A story of love and sea adventure of quite unusual vigor and imaginative vividness. There is tragedy in the situation, but there is also the record of high purpose and dauntless character. (Also published using the title "Across to Singapore.")
id Joel quietly, "James Finch has my thanks for his search; and I'm no mind to do him a harm, or to step into his shoes."
Asa smiled grimly. "Ye're over considerate," he said. "Jim Finch was your brother's man, and a very loyal one. As long as he is another's man, he is content. But he has no want to be his own master and the master of a ship, and of men. I've askit him."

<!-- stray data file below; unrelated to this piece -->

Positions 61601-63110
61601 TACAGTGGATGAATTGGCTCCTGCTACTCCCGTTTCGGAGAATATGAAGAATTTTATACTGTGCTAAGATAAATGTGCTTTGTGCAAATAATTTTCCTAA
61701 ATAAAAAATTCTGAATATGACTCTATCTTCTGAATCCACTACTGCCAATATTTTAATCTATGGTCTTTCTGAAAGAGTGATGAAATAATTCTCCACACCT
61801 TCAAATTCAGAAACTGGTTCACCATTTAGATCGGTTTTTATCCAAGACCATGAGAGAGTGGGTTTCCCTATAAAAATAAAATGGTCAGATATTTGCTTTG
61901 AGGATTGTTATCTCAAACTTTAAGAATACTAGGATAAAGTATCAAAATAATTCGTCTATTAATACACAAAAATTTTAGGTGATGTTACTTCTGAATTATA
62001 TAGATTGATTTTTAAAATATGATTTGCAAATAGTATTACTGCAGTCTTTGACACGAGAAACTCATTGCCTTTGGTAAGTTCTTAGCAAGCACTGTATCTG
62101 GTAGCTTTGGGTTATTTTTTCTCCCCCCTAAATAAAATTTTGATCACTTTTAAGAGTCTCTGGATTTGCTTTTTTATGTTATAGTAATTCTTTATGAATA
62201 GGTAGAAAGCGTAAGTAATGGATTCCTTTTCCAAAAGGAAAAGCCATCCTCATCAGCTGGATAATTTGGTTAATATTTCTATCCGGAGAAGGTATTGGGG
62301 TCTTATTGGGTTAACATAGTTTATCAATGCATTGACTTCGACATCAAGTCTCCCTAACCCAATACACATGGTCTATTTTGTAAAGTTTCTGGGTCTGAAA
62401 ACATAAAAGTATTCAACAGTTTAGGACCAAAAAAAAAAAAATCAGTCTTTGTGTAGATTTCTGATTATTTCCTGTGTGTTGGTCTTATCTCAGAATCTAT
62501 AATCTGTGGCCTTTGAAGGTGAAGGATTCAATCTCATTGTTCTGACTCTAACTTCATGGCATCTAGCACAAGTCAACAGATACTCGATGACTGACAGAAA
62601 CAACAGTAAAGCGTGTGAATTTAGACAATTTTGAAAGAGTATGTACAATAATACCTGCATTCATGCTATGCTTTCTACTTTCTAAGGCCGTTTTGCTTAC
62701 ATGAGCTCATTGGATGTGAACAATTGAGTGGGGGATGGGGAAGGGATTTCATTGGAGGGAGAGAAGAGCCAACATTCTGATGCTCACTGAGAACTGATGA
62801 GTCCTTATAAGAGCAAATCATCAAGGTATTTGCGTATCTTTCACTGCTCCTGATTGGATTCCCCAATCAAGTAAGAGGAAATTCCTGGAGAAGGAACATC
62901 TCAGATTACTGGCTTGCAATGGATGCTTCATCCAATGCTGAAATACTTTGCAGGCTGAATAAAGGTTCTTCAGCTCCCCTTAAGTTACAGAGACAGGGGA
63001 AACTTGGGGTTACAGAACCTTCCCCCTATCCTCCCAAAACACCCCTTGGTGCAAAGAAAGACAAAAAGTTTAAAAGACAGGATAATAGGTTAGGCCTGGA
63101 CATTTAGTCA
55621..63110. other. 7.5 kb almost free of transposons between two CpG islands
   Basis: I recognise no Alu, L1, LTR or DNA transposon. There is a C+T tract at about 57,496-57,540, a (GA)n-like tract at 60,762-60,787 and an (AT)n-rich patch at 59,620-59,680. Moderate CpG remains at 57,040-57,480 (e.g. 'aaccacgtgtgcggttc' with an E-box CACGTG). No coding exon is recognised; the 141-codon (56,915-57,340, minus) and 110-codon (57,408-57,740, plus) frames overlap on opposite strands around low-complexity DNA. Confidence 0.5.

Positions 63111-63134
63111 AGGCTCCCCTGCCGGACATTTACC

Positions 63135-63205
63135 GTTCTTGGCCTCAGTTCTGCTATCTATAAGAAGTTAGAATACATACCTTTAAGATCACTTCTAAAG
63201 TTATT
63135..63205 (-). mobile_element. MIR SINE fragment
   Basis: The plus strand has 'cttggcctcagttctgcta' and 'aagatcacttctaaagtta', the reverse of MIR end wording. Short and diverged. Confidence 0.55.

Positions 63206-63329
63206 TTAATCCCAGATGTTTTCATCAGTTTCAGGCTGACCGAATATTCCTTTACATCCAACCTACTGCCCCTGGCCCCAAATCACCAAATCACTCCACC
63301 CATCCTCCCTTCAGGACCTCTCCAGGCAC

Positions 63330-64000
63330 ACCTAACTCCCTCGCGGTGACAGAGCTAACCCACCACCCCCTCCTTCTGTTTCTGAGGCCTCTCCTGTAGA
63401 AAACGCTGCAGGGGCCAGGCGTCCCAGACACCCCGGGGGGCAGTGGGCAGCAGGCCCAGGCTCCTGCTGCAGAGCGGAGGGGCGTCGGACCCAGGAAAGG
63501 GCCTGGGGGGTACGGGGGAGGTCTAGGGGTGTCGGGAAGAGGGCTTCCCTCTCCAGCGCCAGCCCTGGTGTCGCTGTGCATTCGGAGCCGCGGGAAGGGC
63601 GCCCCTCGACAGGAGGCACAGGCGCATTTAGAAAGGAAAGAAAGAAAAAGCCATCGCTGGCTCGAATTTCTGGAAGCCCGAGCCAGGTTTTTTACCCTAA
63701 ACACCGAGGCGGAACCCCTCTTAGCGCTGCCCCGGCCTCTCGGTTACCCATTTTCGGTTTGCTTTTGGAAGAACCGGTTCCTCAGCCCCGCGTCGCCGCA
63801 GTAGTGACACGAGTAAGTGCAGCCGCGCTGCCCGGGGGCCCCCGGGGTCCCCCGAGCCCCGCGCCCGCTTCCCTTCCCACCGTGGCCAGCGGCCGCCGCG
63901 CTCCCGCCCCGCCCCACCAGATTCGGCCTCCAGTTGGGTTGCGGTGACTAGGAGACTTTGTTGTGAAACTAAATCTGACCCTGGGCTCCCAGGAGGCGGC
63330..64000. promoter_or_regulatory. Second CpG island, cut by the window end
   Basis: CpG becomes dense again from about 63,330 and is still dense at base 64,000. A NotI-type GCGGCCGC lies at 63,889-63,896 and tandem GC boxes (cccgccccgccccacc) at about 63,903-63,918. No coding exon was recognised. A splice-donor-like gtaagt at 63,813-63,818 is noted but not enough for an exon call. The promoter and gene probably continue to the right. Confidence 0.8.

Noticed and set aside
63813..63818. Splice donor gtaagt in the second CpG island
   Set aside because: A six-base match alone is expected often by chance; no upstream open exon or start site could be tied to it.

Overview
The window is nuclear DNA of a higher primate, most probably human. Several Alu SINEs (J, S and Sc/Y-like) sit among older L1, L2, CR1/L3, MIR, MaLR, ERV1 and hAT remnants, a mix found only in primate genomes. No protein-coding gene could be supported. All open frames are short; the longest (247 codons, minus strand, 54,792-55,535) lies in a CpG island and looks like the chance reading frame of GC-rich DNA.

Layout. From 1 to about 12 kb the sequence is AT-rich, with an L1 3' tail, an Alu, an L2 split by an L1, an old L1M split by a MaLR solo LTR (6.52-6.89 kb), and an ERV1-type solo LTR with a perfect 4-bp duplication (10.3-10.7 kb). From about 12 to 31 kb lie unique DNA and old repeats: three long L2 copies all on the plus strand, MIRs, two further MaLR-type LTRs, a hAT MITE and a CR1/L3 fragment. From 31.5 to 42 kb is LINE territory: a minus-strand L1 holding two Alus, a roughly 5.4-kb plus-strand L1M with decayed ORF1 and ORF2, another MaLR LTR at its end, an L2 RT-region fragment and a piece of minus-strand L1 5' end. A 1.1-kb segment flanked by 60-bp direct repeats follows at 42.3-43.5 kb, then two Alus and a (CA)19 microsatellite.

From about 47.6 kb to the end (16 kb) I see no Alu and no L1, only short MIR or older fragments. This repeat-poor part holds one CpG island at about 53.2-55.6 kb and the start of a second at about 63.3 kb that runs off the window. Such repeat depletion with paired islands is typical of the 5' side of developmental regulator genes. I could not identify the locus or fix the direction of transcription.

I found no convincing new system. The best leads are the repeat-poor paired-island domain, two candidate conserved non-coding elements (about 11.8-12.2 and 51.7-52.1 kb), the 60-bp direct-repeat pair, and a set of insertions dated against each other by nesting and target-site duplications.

Joel puffed hard at his pipe; and after a little he asked: "Sir, what think you it was that came to Mark?"
Asa looked at him sharply, then away; and his accustomed volubility fell away from him. He lifted his hands. "Ask James Finch. I've no way to tell," he said curtly.
"Have you no opinion?" Joel insisted.
The ship owner tilted his head, set finger tip to finger tip, assumed the air of one who delivers judgment. "Islanders, 'tis like," he said. "There's a many there." He looked sidewise at Joel, looked away. Joel was nodding.
"Yes, many thereabouts," he agreed. "But there would have been tracks. We